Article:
The Motley Fool Discussion Boards

Previous Page  
Financial Planning / Tax Strategies 

URL:
http://boards.fool.com/ltltiamalittleconfusedastohowto10067827.aspx


Subject: Re: GM and RTHa Shares: Cost Basis  Date: 12/21/1997 12:55 PM  
Author: KATinChicagoland  Number: 967 of 126493  
<<I am a little confused as to how to calculate the cost basis of the RTHa shares I have been given by GM as a result of the spinoff of Hughes. [snip] My questions are: 1. What is the cost basis of the 310 Raytheon Class A Shares?>> You will receive guidance on this from GM. Assuming this is a taxfree spinoff, your basis in your old shares will be allocated between old and new based on the relative fair market values at the time of the spinoff. For example, if the Raytheon shares you receive have a FMV equal to 8% of the total, and GM shares have a FMV equal to 92%, then for each lot of shares you will allocate the basis 92% to the GM shares you retain and 8% to the Raytheon shares you received. <<2. Do I need divide the 310 into six lots, each with a different cost basis per share, to match the six purchases of GM I made; in order to segregate short from medium from long term gains?>> Yes, you do this not only to segregate longterm from shortterm, but also to segregate lots that have different basis per share. <<3. If so, how's the math done?>> Suppose 8% is the right number for relative value of the Raytheon shares. For each lot of shares, do the following: Multiply your total basis in the lot by 92%. This is the basis you now have in your GM shares in that lot. Divide by the number of GM shares to get your basis per share. The remaining 8% is your basis in the Raytheon shares that relate to that lot. That number of shares is the number of GM shares times .06377. To get the basis per share of the Raytheon shares in this lot, divide the total basis of those shares (8% of the original basis of the GM shares in the los) by the number of Raytheon shares. This ignores the cash you received for the fractional share. I believe there's a special rule allowing you to treat this as a dividend to avoid complicated sale calculations, but that's dredged up from old memory. KAT in Chicagoland  SHenrie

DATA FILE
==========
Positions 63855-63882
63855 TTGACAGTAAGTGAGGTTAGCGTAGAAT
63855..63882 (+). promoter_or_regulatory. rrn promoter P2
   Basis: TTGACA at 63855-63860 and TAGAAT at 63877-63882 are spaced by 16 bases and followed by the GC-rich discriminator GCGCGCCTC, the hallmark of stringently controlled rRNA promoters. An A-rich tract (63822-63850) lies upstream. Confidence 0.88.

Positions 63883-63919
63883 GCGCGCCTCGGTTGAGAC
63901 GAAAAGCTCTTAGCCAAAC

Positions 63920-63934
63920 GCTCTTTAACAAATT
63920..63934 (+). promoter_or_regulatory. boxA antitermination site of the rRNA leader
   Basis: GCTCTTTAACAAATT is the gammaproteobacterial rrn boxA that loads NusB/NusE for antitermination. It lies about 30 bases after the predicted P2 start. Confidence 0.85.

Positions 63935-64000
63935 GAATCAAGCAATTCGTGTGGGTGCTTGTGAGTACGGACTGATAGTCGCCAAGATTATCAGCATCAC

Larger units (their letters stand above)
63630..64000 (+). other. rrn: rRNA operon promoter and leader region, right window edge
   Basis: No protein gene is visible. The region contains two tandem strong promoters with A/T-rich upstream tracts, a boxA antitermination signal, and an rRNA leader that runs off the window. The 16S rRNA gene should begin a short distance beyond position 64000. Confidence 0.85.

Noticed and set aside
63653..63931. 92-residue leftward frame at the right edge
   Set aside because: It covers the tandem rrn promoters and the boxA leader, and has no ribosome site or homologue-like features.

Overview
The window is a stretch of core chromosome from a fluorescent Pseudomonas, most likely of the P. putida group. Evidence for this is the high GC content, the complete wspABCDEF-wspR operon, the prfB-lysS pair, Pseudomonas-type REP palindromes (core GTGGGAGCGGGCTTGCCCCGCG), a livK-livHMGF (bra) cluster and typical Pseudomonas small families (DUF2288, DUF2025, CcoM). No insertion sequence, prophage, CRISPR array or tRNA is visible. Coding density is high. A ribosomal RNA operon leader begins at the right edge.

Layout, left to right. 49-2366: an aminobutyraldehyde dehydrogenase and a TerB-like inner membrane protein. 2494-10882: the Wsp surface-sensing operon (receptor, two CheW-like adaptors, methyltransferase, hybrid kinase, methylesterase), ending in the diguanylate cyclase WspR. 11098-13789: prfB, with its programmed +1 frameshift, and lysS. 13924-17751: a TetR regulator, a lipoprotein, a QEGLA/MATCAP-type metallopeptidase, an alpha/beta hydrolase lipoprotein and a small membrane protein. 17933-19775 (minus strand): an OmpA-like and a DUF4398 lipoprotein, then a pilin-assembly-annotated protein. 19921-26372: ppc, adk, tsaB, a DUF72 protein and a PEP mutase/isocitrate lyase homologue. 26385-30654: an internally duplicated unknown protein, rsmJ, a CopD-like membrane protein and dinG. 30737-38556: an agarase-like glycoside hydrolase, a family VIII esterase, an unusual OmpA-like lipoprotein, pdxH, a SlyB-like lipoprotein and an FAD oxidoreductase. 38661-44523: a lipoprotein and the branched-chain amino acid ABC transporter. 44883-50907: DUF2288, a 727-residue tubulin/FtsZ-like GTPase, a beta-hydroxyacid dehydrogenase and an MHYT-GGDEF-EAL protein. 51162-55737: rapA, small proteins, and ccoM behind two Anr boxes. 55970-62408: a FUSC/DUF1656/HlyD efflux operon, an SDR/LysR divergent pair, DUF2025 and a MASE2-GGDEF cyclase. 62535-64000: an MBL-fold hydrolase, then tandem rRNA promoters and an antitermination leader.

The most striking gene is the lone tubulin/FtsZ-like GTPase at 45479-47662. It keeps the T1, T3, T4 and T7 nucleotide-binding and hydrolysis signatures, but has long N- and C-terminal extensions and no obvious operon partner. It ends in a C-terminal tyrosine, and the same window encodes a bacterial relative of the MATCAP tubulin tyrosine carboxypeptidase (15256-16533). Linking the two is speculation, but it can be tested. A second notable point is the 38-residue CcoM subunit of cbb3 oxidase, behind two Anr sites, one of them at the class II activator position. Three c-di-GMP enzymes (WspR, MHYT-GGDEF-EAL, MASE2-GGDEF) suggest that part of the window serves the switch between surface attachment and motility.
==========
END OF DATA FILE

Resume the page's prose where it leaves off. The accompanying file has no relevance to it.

Copyright 19962017 trademark and the "Fool" logo is a trademark of The Motley Fool, Inc. Contact Us